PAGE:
Committing to a long-term volunteer program is a great experience and can add a lot to young peoples’ lives. But, that being said, there are practical factors to consider when you’re making the commitment, and it’s important to begin long fellowships such as AmeriCorps or City Year with a strong financial game plan.
AmeriCorps is an excellent program that gives participants the chance to gain valuable skills and experience while giving back to the community. AmeriCorps offers many different programs to volunteer in, which can translate into experience for a career later in life. For example, if you wish to be a teacher, or work with at-risk kids, City Year is a popular AmeriCorps program, in which members tutor and mentor children who are in danger of dropping out of school. AmeriCorps offers a stipend and the Segal AmeriCorps Education Award, as well as medical insurance.
But what does it take to help out a community while also keeping your own head above water? What pit-falls should you avoid?
Making It Work on a Stipend
Volunteer terms under AmeriCorps vary slightly from program to program, but typically the amount of time required for you to be considered full-time is 10 months to a year. During this period you will be placed in a program, and if you are part of the NCCC Program (made up of 18-24 year olds) you will most likely be living on a campus. Both VISTA and NCCC members receive a stipend, which varies depending on a number of factors, but is never more than $12,100. Stipends are calibrated around the Federal poverty line in the region of service. Since NCCC members will most likely not need to pay rent, their stipend is smaller.
A stipend is not like a regular paycheck: this is compensation for volunteer work, and the amount of money you’re getting reflects that. According to Samantha Jo Warfield, spokesperson for the Corporation for National and Community Services, the organization that runs AmeriCorps, individuals who apply should have a need or desire to volunteer. “For a lot of members it can be a challenge, but they sign up knowing that,” she said. “A lot of members will say, ‘it was tough, but I’m really glad I did it.’”
Living off the stipend, especially if you are not provided housing, can be a tough feat to pull off, but you’re not alone. Stacy Mobley, now a Naturopathic Doctor and Medical Consultant, served in AmeriCorps in Jacksonville, Fla., and said she found guidance within the program that helped her get by. “My coordinator was a great help. We did not specifically ?receive financial counseling throughout the program, yet we were given? flexibility to do what was needed to make ends meet,” Mobley said. “The great part of ?being a part of AmeriCorps was the additional layer of resources and ?mentorship via the coordinator of our particular placement sites as well.”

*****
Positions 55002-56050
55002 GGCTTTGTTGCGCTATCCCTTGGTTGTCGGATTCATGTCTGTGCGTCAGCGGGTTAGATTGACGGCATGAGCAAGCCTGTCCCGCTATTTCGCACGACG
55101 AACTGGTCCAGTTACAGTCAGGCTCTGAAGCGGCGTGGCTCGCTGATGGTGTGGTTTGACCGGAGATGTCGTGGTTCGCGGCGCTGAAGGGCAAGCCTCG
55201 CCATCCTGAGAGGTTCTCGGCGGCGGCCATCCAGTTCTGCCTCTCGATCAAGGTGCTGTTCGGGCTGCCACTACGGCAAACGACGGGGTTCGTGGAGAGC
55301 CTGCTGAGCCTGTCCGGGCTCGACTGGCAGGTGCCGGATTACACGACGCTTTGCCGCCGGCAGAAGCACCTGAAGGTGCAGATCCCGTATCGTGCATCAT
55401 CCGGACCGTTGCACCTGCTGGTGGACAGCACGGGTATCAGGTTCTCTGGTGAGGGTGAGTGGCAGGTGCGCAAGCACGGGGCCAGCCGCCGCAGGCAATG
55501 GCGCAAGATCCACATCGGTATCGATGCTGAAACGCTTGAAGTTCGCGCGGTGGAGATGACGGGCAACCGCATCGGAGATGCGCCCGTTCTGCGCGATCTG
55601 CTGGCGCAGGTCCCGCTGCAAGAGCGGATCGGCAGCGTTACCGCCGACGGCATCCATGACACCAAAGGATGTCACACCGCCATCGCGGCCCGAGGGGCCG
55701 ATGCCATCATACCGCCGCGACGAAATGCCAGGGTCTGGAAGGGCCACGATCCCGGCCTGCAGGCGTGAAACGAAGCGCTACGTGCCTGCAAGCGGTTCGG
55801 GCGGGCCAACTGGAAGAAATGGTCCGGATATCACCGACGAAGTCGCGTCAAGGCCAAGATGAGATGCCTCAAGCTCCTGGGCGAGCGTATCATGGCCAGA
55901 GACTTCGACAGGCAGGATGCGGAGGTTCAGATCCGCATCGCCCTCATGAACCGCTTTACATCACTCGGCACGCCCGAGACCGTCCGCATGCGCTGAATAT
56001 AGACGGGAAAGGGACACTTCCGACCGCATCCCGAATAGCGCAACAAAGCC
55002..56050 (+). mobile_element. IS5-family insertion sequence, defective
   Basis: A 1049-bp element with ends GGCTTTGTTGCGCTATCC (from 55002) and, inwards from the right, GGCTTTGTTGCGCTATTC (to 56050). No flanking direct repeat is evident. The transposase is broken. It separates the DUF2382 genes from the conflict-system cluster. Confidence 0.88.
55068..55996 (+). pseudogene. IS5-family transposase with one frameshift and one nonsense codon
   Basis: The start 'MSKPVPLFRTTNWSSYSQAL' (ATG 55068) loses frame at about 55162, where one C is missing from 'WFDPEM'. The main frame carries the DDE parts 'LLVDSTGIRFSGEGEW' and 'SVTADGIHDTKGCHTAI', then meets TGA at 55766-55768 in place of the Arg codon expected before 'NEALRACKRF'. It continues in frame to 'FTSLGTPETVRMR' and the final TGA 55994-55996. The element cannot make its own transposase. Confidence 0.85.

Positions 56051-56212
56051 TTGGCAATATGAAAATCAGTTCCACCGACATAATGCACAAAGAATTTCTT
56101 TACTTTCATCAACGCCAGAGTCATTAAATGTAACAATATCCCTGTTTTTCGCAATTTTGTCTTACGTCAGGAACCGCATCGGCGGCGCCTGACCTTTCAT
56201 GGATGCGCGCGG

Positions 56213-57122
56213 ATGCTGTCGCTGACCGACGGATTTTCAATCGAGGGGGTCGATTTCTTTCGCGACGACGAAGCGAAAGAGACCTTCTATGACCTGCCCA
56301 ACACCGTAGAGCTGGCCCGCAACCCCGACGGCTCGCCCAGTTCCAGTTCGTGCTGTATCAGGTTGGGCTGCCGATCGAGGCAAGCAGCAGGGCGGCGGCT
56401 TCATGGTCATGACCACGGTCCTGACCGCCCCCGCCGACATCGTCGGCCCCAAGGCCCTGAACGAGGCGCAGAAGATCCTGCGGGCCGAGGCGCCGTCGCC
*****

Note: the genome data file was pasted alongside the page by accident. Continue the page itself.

While it’s not a big sum, you will likely find that your stipend is enough to live on. Samantha Gross-Galindo is a 23-year-old alumna of City Year and is joining AmeriCorps NCCC this fall for another term. She explained that the stipend makes you change your lifestyle, but isn’t as earth shattering as it may seem. “With the stipend, I learned how to ?manage money on my own and find free or cheap methods of entertainment like?going to the library to get books, CDs, and DVDs, hanging out with friends and ?going to parks,” Gross-Galindo said. “City Year did provide training on?the Segal Education Award as well as methods to manage our stipend.” Director of External Affairs at City Year Michelle DeLuties points out that there are hundreds of people in the same position as you, and that by talking with them and you can gain valuable insight. “The best financial guidance we can offer incoming corps members is the opportunity to connect with City Year current corps members and staff who’ve lived through their year of service on the AmeriCorps living stipend,” said DeLuties. “These are the individuals who have made the stipend work by budgeting their expenses and living frugally. City Year offers incoming corps members several opportunities to connect with a network of corps members who have served and can offer first-hand advice.”
However, sometimes financial factors may become too much, as was the case for AmeriCorps VISTA member Benjamin Von Blon. “I previously served ?two years in New Orleans with Rebuilding Together…After being in New ?Orleans, I moved back to Columbus because I could not afford to stay,” Von Blon said. “The cost of living there took [my entire] stipend plus some and I had spent all of my savings. I was living with multiple other AmeriCorps members, which helped with the costs, but they had decided to leave the city as well. Moving home seemed like the safest play.” But despite money troubles, he’s back in the program now, attracted by the satisfaction he got from giving back to the community. “I ?took a residential construction position [in Ohio], but rejoined the VISTA program ?after becoming dissatisfied with my for-profit experience,” he said. “I moved back in with my parents. That is what is making it possible for me to serve a third term.”